The protections afforded by Part 10 of the CLA are mirrored in the ACT (Civil Law (Wrongs) Act 2002 (ACT) Part 2.3), South Australia (Civil Liability Act 1936 (SA) Part 9, Div 12), and Queensland (Civil Liability Act 2003 (QLD) Part 1A). With some minor differences, in all of these jurisdictions, a full apology including an acknowledgement of fault will not be considered an admission of liability.
On the other hand, in Victoria, Tasmania, Western Australia and the Northern Territory, civil liability legislation only affords protection to simple apologies - an expression of sympathy or regret. (See Personal Injuries (Liabilities and Damages) Act 2003 (NT) Part 2, Div 2; Wrongs Act 1958 (Vic) Part 2C; Civil Liability Act 2002 (Tas) Part 4; Civil Liability Act 2002 (WA) Part 1E ). Any acknowledgement of fault or responsibility included with the apology may potentially be used as an admission in civil proceedings.
Consequently, institutions involved in civil claims and Redress matters in Victoria, Tasmania, Western Australia and the Northern Territory will be limited in how they are able to engage with survivors.
Effect of genuine apologies or failure to apologise on damages
In addition to the intangible benefits that a full and genuine apology may have to a survivor of abuse, an effective apology may be an important part of the settlement process for institutions. Research suggests that an effective and personalised apology may facilitate an early and reasonable settlement, and result in a survivor being more satisfied with the outcome (see Wheeler, Chris, "Open Disclosure and Apology - Time for a Unified Approach Across Australia"  Australian Institute of Administrative Law Forum 18, 21).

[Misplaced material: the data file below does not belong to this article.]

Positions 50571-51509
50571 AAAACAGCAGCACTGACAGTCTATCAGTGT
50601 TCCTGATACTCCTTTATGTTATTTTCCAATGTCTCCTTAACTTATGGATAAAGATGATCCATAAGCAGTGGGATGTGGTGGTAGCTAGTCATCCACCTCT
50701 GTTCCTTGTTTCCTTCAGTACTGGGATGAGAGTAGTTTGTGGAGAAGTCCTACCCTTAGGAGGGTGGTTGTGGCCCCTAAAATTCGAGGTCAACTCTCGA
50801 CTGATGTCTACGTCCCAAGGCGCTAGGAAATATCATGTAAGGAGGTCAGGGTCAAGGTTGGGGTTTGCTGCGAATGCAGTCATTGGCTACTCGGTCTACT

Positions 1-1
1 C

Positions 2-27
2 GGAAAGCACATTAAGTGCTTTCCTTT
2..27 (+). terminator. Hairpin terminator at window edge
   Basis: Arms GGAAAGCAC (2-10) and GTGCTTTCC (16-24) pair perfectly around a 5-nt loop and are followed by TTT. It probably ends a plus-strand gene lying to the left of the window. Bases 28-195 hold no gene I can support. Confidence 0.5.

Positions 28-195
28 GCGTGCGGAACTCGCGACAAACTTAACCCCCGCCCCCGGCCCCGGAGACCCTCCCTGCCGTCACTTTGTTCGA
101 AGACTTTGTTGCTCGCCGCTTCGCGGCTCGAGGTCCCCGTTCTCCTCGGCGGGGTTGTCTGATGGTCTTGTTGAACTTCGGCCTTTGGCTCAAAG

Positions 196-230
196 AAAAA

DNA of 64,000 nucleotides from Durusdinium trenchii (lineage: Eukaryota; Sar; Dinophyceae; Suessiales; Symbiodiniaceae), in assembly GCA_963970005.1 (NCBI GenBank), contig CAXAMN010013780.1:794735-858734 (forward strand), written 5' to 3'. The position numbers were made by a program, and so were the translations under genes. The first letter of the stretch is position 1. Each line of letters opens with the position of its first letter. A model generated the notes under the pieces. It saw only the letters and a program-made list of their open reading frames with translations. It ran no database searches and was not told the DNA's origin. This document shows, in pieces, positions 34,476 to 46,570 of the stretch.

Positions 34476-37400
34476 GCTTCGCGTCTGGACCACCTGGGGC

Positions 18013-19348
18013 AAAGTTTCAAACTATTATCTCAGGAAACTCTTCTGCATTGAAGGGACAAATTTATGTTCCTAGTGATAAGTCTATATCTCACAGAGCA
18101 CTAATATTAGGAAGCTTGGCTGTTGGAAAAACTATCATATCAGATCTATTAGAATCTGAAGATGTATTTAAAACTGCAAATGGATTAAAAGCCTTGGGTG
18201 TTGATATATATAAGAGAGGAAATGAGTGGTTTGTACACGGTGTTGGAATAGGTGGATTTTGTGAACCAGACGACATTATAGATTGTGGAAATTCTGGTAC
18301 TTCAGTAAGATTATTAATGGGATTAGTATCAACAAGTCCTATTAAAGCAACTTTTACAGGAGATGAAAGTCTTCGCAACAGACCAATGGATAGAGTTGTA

In the event that a matter cannot be settled, and proceeds to trial, a full and genuine apology may also impact on an assessment of aggravated or exemplary damages. NSW courts have repeatedly considered an apology, or importantly, a failure to apologise, as a relevant matter in calculating special damages in tort cases.
What should institutions in NSW involved in civil and Redress claims do?
Institutions in NSW should be looking to provide a full and genuine apology, if requested by the survivor. This apology should be more than a simple "sorry"; it should be personalised to the particular survivor's experience, take responsibility in a meaningful way, and provide some assurance of steps taken in response.
Each apology will be different; it can be written or delivered orally, given in the context of settlement negotiations or at any other stage in a claim, with confidence that it will not be considered an admission of fault or liability.
This is commentary published by Colin Biggers & Paisley for general information purposes only. This should not be relied on as specific advice. You should seek your own legal and other advice for any question, or for any specific situation or proposal, before making any final decision. The content also is subject to change. A person listed may not be admitted as a lawyer in all States and Territories. © Colin Biggers & Paisley, Australia 2022.